The second time he met Sam Walton, former University of Arkansas placekicker Kendall Trainor was still looking to make it in the NFL. The Walmart Inc. founder told the 1988 All-American placekicker about an opportunity to work for the retail giant.
Trainor inquired about the offer but didn’t realize it was for a full-time position. At first, he took a temporary warehouse position, allowing him time to continue to work out in the afternoon.
“I’d been so close and had good camps and felt like I was good enough to play,” he said. “But like many others, it’s just about getting that break. There’s a lot of great players that never played in the NFL.”
About halfway through the 90-day temporary position, he signed on full time with Walmart. It was the start of a more than 25-year career with the retailer, which ended in October 2017 when he left the company. Trainor then spent some time as a consultant for suppliers before he joined Bentonville-based Firefly Marketing to oversee SupplierLife, a website focused on suppliers. He started with the company Aug. 2, the day the website launched.
In his senior year in 1988, the Fredonia, Kan., native made 24 of 27 field goals, including 24 straight, a UA school record and one short of the national record. He also scored the Razorbacks’ only points in a 17-3 loss to UCLA in the 1989 Cotton Bowl.
Early in the season of the highlight year, he had missed three field goals and was concerned he would be replaced by a freshman placekicker, his toughest competition. But when he announced to his team that he wouldn’t miss again, he didn’t. He said telling the team and holding himself accountable to the goal went beyond setting a goal and writing it down.
It was a life lesson: Make a goal public and do everything possible to make it happen.
PRO FOOTBALL CAREER
In 1989, he was drafted in the ninth round by the Phoenix Cardinals and played preseason games, but was cut before the regular season started.
He also spent time with Sacramento and the New York/New Jersey franchises in the World League of American Football. After a handful of other NFL opportunities didn’t pan out, Trainor gave up his pursuit of professional football in 1992 and started working for Walmart in store operations.
Since he moved here for college, Northwest Arkansas has been his home, but he traveled a lot as a district manager in Pennsylvania and regional manager over stores in the Midwest. He recalled the area in Pennsylvania in which he’d worked reminded him of Northwest Arkansas.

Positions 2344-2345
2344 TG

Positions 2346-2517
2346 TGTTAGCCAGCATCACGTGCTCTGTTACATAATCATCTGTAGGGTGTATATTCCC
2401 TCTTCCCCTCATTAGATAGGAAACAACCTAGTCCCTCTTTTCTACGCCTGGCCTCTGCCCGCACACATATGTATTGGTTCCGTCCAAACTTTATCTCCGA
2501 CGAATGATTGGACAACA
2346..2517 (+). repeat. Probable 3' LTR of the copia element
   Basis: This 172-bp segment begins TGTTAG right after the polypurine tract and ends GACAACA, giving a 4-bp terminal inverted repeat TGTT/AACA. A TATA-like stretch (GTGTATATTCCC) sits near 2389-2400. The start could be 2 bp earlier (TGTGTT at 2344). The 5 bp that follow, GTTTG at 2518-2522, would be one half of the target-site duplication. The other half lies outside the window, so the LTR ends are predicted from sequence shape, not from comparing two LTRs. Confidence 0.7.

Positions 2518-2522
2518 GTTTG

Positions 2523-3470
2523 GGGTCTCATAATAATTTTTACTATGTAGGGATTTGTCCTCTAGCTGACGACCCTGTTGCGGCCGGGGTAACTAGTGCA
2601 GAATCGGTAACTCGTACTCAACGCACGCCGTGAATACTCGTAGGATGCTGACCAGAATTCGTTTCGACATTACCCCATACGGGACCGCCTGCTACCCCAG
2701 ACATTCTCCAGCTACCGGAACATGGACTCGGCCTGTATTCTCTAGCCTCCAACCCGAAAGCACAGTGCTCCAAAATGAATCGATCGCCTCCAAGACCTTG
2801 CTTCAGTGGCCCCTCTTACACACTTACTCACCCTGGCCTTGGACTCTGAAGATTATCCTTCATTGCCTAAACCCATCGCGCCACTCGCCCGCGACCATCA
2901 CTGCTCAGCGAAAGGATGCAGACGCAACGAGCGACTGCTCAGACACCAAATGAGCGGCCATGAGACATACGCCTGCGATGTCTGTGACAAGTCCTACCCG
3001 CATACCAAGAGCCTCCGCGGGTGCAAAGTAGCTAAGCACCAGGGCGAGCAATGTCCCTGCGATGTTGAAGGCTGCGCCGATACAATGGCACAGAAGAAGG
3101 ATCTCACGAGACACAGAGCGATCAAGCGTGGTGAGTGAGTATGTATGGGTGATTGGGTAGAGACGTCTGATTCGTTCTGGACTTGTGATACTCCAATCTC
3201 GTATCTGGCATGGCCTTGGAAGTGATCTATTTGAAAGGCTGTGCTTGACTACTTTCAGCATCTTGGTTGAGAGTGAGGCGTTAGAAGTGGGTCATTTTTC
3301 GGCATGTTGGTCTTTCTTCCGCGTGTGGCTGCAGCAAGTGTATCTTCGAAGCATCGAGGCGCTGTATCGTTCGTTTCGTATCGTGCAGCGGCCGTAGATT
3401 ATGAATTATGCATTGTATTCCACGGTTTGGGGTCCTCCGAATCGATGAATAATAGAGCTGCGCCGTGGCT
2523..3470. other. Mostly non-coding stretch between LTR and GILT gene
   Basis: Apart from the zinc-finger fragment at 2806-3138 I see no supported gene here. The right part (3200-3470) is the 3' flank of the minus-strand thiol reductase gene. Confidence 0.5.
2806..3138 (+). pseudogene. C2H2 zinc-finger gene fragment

After working in store operations for about eight years, he went on to work in IT development for Walmart. The operations positions gave him the opportunity to lead an IT team without being an expert in the field. Through his experience, he could better interpret the needs of customers in order to improve the company’s systems.
Before he transferred from IT development as senior director of replenishment systems into more of a business role, he and a co-worker pitched the idea for a global replenishment system, dubbed the Global Replenishment Solution.
The goal was to save the company from having to add 100 people to the replenishment team, and the idea would take the company from various replenishment systems to a uniform system internationally. Walmart executive John Westling put Trainor in charge of implementing it, and Trainor said it was a project that was completed over eight years under the leadership of several CEOs. He considered the project a career highlight and compared it to doing open heart surgery while running a marathon.
Before he left Walmart last fall, he was senior director in merchandising and supply chain and had worked on a project to find the best ways to use the company’s assets, taking the retailer into the next generation. Out of the project, Next Generation Supply Chain, he and the retailer’s suppliers would co-develop on-time and in-full. The company initiative set delivery requirements on goods from suppliers.
“It’s definitely caused a stir in the industry,” Trainor said.
His work on the project gave him the opportunity to work directly with suppliers, and after he left Walmart he was consulting for suppliers. As a consultant, he noticed a lack of information for vendors in Northwest Arkansas and met Tim Whitaker, who developed the SupplierLife website. One of its key features, the Supplier Concierge, provides a list of businesses that are dedicated to suppliers, including categories such as event services, e-commerce agencies, distributors and conference centers.
The website also includes an event calendar, which incorporates the Walmart calendar and includes meetings like the Supplier Summit, Year Beginning Meeting and holiday show. Other features include an anonymous forum and a news section, which aggregates news stories related to Walmart.
“This is the only outlet that is free and exists specifically to help suppliers calling on Walmart,” Trainor said. “I’m excited and proud to create this partnership with suppliers and the local businesses that support them. It’s a great way to combine my passion for the supplier community and for providing them with solutions or answers to their many questions when working with Walmart.”
Trainor lives near Beaver Lake in Rogers and has three children, including a daughter who plays volleyball for the UA.